The Kia EV9 could just be the ultimate family car

Not so long ago, 800-volt architecture was e-mobility’s technological spearhead, available only in high-end vehicles from Porsche and Audi. That nimbus is gone since the Hyundai Motor Group (including Kia and Genesis) introduced said tech in more affordable segments.

After the EV6, the EV9 is Kia’s second vehicle based on the Group’s ‘Electric Global Modular Platform e-GMP, and the first model ever to combine ultra-fast charging and seven seats. The car, which looks rather bulky and chunky, turned out to be a luxurious family car during our test drive.

Clever interior

The boxy shape of the EV9 ensures plenty of legroom and headroom for all seats; the only compromise is the boot, as more than 330 litres may be needed for the luggage of seven travellers. With the seats folded down, however, this becomes up to 2,400 litres. The last row folds electrically, the middle row only manually.

The interior not only impresses with its sheer spaciousness but also various well-thought-out features: depending on the configuration, the Kia has six or seven seats. Our test car is the six-seater version with two seats per row; the backrest angle can be adjusted in every seat, even electrically in the last row. The individual seats in the centre row rotate by 270 degrees, which means that in addition to the standard orientation in the direction of travel, it is also possible to sit facing the other way or simplify boarding for people with physical disabilities. Child seat installation is also much more convenient when rotating the seat outwards than with a classic, fixed rear seat.

A table can be pulled out from the centre console, seat ventilation and heating in the first two rows and the excellent build quality round off the picture.
The only details worthy of critique are: the rear row lacks seat heating, only the front seat offers a massage, the cup holders are very rickety, and the glossy plastic used in places does not match the premium ambience of the rest of the vehicle.

Driving is fun – charging even more so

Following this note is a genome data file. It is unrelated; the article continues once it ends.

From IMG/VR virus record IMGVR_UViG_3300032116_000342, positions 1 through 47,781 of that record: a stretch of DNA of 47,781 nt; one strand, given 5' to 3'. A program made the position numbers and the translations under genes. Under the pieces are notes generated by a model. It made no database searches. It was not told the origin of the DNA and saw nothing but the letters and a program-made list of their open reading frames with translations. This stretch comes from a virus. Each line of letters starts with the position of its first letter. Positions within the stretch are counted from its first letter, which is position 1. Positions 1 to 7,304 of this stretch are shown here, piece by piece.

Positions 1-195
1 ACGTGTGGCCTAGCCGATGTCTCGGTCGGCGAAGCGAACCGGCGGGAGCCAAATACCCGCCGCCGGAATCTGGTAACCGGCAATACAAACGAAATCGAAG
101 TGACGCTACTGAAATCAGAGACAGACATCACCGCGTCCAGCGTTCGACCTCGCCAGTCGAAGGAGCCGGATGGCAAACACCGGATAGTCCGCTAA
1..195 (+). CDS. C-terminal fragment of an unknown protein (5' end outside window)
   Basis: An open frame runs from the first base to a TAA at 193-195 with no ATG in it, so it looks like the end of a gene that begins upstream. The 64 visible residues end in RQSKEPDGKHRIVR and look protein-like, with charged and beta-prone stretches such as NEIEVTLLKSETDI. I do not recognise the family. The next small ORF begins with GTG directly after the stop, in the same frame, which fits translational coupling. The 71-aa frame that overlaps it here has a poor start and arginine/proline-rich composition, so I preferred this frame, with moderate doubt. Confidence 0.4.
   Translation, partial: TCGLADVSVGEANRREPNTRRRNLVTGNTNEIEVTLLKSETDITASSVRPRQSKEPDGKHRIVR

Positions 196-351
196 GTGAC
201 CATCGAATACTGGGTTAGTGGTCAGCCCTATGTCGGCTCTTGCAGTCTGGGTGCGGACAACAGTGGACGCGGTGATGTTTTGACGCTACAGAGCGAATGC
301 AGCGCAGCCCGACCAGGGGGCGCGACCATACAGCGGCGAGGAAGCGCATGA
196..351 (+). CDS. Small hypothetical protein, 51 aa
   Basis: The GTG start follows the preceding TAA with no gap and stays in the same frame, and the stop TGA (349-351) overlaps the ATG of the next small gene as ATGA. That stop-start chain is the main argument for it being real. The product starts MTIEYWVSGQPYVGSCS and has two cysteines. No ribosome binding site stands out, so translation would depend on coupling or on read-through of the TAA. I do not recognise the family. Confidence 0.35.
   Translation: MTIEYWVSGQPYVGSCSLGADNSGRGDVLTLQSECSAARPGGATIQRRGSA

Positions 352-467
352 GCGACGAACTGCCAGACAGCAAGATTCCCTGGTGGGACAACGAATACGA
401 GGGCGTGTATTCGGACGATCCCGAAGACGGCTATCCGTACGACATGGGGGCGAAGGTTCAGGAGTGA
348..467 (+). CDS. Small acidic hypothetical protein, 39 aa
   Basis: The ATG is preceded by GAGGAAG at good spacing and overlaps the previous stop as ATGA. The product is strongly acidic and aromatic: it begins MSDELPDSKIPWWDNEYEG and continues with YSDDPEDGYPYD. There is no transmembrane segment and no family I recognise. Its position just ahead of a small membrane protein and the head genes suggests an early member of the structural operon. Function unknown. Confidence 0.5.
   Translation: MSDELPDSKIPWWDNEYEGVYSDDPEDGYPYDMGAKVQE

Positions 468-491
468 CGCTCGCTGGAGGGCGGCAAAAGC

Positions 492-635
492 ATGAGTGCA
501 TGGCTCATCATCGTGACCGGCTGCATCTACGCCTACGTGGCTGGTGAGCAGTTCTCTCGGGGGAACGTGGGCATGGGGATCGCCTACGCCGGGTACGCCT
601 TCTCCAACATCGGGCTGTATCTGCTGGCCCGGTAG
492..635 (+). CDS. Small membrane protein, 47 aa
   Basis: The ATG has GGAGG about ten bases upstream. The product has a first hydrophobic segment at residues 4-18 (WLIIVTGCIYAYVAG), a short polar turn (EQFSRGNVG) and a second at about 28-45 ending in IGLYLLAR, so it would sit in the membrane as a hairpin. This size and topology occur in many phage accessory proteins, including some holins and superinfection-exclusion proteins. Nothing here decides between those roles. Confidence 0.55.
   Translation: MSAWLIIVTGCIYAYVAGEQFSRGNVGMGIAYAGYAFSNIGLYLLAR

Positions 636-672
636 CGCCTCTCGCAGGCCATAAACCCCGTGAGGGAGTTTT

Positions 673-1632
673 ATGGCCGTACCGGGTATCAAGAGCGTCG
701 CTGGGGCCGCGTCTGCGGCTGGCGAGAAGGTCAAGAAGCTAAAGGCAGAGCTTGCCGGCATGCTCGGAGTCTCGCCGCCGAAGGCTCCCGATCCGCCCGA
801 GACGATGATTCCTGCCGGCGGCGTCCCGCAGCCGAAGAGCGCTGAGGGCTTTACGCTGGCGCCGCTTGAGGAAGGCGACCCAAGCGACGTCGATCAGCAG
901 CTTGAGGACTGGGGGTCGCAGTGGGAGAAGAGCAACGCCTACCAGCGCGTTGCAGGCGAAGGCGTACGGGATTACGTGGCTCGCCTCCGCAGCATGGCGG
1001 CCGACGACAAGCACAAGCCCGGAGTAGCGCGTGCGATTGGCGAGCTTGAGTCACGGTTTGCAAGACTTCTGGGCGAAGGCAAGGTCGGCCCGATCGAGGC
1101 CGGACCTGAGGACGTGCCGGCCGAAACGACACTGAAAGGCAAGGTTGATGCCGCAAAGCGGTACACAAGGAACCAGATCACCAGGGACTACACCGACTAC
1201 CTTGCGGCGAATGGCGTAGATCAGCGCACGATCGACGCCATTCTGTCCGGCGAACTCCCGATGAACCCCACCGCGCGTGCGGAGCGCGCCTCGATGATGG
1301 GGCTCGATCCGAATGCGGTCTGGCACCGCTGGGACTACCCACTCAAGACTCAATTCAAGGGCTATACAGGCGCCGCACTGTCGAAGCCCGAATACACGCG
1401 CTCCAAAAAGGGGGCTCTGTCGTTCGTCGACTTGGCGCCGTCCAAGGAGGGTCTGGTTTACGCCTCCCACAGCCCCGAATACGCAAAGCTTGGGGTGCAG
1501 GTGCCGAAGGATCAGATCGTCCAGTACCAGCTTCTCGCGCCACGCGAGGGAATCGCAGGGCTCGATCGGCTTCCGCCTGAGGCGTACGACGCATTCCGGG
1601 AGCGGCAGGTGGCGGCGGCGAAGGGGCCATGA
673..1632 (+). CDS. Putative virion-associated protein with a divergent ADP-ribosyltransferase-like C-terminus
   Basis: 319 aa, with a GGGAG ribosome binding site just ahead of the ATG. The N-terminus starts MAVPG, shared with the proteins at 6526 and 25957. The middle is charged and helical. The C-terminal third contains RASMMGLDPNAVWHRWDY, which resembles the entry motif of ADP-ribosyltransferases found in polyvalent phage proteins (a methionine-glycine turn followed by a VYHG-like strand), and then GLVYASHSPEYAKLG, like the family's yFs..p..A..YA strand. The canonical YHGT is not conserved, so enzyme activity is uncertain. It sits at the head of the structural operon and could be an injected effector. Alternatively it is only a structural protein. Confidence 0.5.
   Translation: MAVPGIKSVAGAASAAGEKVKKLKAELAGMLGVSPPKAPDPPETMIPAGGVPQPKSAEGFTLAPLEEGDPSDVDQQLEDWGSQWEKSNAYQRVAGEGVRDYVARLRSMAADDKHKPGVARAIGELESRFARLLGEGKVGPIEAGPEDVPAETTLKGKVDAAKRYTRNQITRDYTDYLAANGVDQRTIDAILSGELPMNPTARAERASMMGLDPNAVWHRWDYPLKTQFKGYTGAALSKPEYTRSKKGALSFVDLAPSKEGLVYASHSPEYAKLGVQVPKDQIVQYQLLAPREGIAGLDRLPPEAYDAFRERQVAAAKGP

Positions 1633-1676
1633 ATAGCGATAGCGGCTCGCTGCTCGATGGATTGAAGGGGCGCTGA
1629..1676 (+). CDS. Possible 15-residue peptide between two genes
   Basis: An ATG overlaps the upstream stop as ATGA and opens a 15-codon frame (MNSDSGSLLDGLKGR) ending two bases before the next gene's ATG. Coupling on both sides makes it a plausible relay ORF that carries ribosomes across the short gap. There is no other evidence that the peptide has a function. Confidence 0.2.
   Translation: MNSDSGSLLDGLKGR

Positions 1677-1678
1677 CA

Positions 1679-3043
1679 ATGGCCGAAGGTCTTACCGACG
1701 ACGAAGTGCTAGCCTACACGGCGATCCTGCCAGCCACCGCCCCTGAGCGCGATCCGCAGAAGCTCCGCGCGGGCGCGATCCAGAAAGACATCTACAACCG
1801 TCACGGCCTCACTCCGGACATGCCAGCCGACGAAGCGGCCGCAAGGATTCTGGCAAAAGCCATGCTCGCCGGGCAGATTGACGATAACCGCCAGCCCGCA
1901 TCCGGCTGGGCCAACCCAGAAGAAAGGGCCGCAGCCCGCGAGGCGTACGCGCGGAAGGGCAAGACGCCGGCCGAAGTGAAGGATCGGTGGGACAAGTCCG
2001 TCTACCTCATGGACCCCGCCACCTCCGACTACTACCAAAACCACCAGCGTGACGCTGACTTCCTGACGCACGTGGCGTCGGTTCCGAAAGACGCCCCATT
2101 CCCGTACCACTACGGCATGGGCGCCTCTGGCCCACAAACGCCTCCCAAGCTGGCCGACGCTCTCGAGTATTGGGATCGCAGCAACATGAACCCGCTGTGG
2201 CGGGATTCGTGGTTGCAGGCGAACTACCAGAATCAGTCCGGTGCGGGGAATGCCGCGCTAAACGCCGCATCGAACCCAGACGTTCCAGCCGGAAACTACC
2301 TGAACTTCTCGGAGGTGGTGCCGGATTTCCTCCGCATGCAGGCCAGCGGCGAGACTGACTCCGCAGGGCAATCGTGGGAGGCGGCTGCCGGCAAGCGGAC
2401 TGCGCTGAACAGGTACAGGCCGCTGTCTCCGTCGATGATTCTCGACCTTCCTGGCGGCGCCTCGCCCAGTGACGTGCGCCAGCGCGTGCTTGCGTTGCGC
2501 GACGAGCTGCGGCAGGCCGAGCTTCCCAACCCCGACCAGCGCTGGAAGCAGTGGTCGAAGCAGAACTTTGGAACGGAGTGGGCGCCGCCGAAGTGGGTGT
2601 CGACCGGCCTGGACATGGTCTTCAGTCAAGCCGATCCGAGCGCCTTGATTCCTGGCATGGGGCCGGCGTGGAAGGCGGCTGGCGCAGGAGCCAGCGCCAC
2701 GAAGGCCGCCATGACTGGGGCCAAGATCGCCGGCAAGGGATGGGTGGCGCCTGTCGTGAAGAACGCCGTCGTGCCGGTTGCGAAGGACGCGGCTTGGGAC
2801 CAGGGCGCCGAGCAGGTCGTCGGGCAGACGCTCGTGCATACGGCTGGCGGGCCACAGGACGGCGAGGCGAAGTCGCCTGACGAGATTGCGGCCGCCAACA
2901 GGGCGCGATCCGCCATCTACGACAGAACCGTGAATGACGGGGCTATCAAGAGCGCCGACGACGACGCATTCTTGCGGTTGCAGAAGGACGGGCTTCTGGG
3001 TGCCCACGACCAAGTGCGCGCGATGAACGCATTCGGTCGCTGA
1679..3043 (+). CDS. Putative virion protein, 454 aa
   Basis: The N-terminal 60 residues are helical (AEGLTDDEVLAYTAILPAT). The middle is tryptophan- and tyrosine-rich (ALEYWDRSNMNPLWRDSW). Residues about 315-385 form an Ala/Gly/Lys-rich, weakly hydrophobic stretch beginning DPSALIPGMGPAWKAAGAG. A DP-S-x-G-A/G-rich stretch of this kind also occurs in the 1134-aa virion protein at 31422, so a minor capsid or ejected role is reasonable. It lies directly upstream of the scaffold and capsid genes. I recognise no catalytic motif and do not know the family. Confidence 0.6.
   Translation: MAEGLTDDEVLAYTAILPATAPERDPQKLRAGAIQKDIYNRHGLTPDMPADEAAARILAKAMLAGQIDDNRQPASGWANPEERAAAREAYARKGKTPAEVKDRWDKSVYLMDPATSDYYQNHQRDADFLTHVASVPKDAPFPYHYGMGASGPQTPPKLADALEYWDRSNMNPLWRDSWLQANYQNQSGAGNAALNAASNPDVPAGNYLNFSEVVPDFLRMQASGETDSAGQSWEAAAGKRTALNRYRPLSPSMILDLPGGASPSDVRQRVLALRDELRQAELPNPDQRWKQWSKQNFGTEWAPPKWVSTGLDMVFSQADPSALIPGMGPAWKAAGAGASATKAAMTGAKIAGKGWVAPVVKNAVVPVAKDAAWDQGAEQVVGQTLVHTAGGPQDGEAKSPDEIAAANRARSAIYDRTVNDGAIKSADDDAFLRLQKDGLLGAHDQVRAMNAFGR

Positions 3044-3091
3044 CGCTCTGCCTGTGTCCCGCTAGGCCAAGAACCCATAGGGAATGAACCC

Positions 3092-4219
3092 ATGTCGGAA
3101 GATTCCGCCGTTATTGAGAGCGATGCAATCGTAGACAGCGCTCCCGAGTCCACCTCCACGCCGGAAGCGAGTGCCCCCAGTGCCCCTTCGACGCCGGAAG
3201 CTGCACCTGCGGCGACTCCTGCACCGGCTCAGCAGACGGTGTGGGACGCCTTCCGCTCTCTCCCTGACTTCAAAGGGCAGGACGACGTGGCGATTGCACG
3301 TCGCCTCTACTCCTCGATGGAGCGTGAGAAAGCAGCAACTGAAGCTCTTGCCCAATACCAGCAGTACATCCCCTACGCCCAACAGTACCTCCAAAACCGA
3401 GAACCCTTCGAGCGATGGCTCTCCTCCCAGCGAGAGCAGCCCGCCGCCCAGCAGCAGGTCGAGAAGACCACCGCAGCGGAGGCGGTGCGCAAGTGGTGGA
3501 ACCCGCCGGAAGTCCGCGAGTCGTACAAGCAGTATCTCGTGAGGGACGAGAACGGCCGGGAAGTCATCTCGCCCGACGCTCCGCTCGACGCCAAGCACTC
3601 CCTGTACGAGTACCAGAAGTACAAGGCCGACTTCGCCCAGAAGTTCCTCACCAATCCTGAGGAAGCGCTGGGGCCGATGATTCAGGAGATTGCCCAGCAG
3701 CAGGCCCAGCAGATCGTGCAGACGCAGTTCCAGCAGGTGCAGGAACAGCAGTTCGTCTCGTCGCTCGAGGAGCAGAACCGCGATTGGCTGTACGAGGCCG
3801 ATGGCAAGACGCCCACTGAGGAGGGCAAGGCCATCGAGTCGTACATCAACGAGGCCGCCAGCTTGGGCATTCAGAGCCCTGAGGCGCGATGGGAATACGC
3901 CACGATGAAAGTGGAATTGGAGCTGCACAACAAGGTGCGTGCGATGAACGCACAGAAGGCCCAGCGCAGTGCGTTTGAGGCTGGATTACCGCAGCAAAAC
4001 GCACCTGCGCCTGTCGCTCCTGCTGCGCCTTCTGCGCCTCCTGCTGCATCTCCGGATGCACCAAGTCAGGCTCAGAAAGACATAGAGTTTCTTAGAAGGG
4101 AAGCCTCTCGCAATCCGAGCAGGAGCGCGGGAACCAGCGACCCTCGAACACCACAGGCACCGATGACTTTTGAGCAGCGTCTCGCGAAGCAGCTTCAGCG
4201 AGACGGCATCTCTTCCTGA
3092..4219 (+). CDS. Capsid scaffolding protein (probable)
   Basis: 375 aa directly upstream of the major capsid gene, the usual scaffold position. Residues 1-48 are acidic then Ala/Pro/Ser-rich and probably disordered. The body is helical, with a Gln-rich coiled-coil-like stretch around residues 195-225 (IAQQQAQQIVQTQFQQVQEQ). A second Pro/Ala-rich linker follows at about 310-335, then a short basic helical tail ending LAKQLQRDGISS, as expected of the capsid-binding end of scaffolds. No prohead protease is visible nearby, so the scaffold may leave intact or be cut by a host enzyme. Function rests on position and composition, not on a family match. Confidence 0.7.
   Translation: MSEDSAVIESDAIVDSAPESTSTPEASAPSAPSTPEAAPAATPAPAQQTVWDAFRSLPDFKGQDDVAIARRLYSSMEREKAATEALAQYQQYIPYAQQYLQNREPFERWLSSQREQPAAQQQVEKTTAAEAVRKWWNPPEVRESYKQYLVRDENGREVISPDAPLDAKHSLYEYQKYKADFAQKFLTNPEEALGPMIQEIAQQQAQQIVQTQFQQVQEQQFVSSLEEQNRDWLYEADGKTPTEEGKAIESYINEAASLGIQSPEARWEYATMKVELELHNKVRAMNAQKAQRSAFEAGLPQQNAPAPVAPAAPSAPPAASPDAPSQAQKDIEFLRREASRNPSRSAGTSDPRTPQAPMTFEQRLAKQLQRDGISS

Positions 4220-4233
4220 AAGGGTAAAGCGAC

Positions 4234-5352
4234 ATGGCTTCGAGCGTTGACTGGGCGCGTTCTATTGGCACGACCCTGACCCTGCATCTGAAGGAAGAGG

The car feels surprisingly light on its wheels despite its curb weight of 2.6 tonnes and the raised seating position. 283 kW (384 hp) accelerate it from 0 to 100 kph in 5.3 seconds, with a top speed of 200 kph. The suspension strikes a good balance between sportiness and comfort; it lets a few bumps through, feels relatively soft, and is safe on the road. Our total consumption is 25 kWh/100 km with much driving pleasure; on the motorway (driven in France at 130 kph), it climbs to 29 kWh/100 km, and 16 kWh/100 km is also feasible in the city. The promised 620 standard kilometres are, therefore, actually achievable but shrink to just over 300 kilometres at 130 kph. Charging is really pleasing; however, we achieve the catalogue value of 5 to 80 per cent in 25 minutes in real terms, as well as the specified peak power of 210 kW; the charging curve only drops below 200 kW at 60 per cent.

Well thought-out features

Electric exterior mirrors are optional for rearward visibility, and there is always a regular interior mirror that can be switched to a display mirror. What seems like a gimmick is very useful when the boot is loaded under the roof, blocking the view through the rear window. With the camera-based interior mirror, you can still clearly see what’s behind. Two glass roofs offer views above; the front opens electrically, and the rear is a fixed panoramic roof. Window blinds provide more privacy and sun protection, and power for mobile devices is available from numerous USB-C ports.

The option of an external Schuko socket via an adapter, remote key-controlled parking and the 50 to 90-litre frunk set the EV9 apart from the competition.

Infotainment is below expectations